Solder paste is the glue that holds together modern consumer electronics, binding surface mount electronic components to circuit boards and providing electrical and thermal connections in the process. But have you ever really looked at it?
(Above, matte-grey solder paste selectively stencilled onto one of the RoboGames 2013 medals that we wrote about in April.)
A little review: Solder paste comes in a tub or tube, and is normally kept refrigerated to preserve its shelf life. Its color is that of grey goo. Its consistency is that of cake frosting, and it spreads well with a palette or frosting knife. Perhaps coincidentally, some varieties also smell like cake frosting. (Ours in particular has a strong amaretto scent. Not sure why that’s a good idea.)
After finishing a batch of boards, there may a bit of
frosting solder paste left on the tip of our palette knife; Let’s take a look at it under our microscope:
As we zoom in further, you can start to see that it’s not truly a uniform grey buttercream frosting, but rather a grainy sort of mixture.
Finally, when you zoom in far enough, you can see what we’re really looking at: untold millions* of shiny little balls of solder.
Yes, shiny. When you really get down to it, the tiny bits of solder there really do look like the regular wire solder that you might use at your workbench. Only, they’re neatly round, and suspended in a liquid solder flux. After stenciling and placing the components, the circuit boards will be baked in a reflow oven until all those solder balls melt and fuse together, becoming roughly indistinguishable from solder that started out in a wire.
This is “type 3? solder, which allows solder balls of up to 45 ?m in size, where 99% of those particles are below 38 ?m. This is a good type of paste for basic surface mount work (the kind where you can still see the leads) but finer-mesh solder is needed for working with finer-pitch electronic components.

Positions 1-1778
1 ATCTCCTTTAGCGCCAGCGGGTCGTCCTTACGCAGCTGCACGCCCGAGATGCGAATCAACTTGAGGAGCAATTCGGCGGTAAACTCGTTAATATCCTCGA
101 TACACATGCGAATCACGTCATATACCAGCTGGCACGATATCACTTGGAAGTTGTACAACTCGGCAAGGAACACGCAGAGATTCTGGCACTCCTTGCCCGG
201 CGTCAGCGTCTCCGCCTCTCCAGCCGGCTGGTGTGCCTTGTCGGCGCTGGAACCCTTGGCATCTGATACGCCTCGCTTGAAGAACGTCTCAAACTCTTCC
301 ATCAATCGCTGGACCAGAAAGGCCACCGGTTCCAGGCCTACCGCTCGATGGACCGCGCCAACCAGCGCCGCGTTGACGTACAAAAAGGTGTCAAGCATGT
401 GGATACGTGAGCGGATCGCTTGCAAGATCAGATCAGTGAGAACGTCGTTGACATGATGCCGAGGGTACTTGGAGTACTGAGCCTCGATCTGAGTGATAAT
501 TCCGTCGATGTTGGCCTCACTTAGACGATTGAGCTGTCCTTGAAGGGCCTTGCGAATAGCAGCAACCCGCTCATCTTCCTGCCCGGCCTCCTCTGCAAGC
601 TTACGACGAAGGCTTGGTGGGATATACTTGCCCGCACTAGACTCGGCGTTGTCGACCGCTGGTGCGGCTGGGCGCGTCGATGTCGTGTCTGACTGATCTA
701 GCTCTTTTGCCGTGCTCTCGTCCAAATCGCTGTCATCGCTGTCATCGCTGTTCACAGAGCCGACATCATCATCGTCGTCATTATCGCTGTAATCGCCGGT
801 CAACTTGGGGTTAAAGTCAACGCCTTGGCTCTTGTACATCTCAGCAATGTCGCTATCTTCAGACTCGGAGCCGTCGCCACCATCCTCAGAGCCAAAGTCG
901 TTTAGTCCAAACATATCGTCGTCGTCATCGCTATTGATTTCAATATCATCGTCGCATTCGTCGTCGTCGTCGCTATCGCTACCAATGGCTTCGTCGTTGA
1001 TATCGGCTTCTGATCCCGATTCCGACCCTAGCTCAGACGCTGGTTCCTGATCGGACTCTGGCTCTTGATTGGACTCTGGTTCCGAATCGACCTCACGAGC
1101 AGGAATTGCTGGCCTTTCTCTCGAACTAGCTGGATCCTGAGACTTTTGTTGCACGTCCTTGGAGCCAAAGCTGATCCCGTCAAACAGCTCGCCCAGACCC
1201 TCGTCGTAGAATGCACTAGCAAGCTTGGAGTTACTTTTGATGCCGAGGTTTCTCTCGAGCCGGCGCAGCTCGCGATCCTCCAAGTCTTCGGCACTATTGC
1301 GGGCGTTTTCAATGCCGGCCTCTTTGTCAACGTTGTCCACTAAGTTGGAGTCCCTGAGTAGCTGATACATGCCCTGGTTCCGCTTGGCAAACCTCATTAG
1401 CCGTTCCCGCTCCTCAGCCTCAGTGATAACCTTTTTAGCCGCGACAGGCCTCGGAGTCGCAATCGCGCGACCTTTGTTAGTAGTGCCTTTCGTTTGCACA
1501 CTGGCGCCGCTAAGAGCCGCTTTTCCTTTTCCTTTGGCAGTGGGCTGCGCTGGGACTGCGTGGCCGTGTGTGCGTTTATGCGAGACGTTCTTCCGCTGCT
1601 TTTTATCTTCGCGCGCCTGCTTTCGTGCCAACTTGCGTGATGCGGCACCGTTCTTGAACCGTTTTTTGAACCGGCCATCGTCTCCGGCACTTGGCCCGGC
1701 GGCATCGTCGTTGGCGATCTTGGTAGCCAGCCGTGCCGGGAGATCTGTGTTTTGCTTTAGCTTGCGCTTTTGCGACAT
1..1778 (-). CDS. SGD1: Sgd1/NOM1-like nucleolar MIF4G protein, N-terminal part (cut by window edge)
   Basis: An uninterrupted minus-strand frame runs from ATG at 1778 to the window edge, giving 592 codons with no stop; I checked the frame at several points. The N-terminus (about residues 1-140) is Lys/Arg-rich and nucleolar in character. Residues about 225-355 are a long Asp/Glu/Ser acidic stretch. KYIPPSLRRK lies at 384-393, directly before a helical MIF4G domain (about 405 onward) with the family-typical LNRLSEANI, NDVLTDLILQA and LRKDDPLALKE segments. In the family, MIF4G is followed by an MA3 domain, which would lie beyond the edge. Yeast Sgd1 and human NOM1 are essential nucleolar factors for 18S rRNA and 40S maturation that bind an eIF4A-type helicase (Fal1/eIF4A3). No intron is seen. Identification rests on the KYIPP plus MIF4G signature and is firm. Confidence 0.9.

*The weight of a 38 ?m solder ball is somewhere around 210 ng, so given that 90% of the weight of solder paste is from the metal (not the flux), we’re looking at roughly a billion solder balls per 250 g tub, to give an order-of-magnitude estimate.
So what about back on the circuit board? Sometimes, if you know what to look for, you’ll see the little solder balls, particularly if you’re inspecting a board under the microscope before reflow.
You can just make out the solder balls in this photo. You can also see the thickness of the stenciled paste, which was laid down with the help of a 4-mil laser-cut stainless steel stencil. The little ceramic chip capacitor there is 0603-sized (60 mils by 30 mils) for scale.
Even in larger areas of the circuit board, paste is still three-dimensional. From the side, under a microscope (or sufficiently good macro lens), you’ll see little piles of solder balls, not just a 2D uniform grey.
A little final perspective: you can see how big the solder balls are here at the corner of an ATtiny2313A-SU microcontroller, which has an SOIC-20 package with 50 mil pitch. The legs press into the sticky paste, holding the chip in place until reflow.